Highly oxygenated multifunctional compounds (HOMs) play a key role in new particle formation (NPF), but their quantitative roles in different environments of the globe have not been well studied yet. Qi et al. (2018) utilized a combination of observations and modeling to explore the role of various condensable vapors to aerosol formation and growth. Frequent NPF events were observed at two 'flagship' stations under different environmental conditions, i.e. a remote boreal forest site (SMEAR II) in Finland and a suburban site (SORPES) in polluted eastern China. The averaged formation rate of 6 nm particles and the growth rate of 6–30 nm particles were 0.3 cm-3 s-1 and 4.5 nm h-1 at SMEAR II compared to 2.3 cm-3 s-1 and 8.7 nm h-1 at SORPES, respectively.
Figure 1 The relative contributions of precursor vapours to the growth of sub-100 nm particles at (a) SMEAR II and (b) SORPES.
To explore the differences of NPF at the two stations, the HOM concentrations and NPF events at two sites were simulated with the MALTE-BOX model, and their roles in NPF and particle growth in the two distinctly different environments are discussed. The model provides an acceptable agreement between the simulated and measured concentrations of sulfuric acid and HOMs at SMEAR II. The sulfuric acid and HOM organonitrate concentrations are significantly higher but other HOM monomers and dimers from monoterpene oxidation are lower at SORPES compared to SMEAR II. The model simulates the NPF events at SMEAR II with a good agreement but underestimates the growth of new particles at SORPES, indicating a dominant role of anthropogenic processes in the polluted environment. HOMs from monoterpene oxidation dominate the growth of ultrafine particles at SMEAR II while sulfuric acid and HOMs from aromatics oxidation play a more important role in particle growth. This study highlights the distinct roles of sulfuric acid and HOMs in NPF and particle growth in different environmental conditions and suggests the need for molecular-scale measurements in improving the understanding of NPF mechanisms in polluted areas like eastern China.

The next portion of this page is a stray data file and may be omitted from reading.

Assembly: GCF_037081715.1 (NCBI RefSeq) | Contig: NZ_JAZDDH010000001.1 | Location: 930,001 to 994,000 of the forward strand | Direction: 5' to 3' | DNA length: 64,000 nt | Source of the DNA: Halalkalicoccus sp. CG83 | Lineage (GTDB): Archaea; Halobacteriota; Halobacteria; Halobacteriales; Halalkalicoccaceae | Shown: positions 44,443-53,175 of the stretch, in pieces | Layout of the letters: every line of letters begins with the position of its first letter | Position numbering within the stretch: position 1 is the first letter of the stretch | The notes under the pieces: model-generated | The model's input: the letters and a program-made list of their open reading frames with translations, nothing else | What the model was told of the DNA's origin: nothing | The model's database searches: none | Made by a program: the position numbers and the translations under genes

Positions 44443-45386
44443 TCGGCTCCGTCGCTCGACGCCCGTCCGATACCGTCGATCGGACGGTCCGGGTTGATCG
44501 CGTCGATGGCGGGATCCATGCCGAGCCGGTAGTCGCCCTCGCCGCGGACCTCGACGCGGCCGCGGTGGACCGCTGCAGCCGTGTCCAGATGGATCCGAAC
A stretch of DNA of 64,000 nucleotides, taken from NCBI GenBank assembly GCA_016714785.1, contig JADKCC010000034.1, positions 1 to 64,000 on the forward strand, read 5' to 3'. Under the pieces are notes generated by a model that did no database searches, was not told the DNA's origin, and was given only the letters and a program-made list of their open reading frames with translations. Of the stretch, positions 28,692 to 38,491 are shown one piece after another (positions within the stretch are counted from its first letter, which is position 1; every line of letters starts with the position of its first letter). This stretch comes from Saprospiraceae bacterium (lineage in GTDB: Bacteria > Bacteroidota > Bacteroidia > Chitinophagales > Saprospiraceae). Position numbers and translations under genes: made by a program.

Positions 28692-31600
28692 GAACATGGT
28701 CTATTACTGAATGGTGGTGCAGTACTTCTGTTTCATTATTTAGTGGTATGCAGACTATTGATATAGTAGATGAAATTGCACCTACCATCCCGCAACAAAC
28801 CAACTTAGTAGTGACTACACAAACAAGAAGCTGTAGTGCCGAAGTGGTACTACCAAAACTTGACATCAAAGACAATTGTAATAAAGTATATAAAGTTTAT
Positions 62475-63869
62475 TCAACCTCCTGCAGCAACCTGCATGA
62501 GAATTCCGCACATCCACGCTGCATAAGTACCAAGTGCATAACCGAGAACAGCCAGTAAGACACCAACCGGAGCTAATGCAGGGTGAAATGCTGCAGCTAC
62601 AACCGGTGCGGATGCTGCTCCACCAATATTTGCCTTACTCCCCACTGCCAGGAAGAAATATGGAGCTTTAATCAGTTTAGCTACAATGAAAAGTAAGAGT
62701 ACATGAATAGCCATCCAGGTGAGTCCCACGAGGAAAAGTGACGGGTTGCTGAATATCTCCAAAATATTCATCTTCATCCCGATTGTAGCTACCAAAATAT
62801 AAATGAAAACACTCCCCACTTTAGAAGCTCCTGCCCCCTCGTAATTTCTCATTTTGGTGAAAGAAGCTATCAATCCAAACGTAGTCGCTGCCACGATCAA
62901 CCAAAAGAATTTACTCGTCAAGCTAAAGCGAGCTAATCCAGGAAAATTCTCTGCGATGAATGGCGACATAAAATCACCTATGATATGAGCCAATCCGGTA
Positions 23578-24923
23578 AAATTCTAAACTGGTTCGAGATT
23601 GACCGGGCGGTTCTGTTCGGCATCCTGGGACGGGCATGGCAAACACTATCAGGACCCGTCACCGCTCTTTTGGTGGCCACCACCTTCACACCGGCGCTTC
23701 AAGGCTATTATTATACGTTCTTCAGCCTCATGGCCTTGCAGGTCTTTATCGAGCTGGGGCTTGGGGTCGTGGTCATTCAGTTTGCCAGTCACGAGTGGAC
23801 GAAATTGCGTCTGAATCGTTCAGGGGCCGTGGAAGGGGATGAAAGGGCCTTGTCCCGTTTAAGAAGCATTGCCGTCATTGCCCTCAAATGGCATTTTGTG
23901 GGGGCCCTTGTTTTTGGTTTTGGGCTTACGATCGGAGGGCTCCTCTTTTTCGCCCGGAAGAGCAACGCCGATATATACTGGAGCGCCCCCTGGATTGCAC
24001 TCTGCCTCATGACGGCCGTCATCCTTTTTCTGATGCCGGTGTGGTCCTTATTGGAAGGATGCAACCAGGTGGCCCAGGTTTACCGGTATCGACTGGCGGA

Qi, X. M., Ding, A. J., Roldin, P., Xu, Z. N., Zhou, P. T., Sarnela, N., Nie, W., Huang, X., Rusanen, A., Ehn, M., Rissanen, M., Petäjä, T., Kulmala, M., and Michael, B.: Modelling studies of HOMs and their contributions to new particle formation and growth: comparison of boreal forest in Finland and a polluted environment in China, Atmos. Chem. Phys., 18, 11779-11791, 2018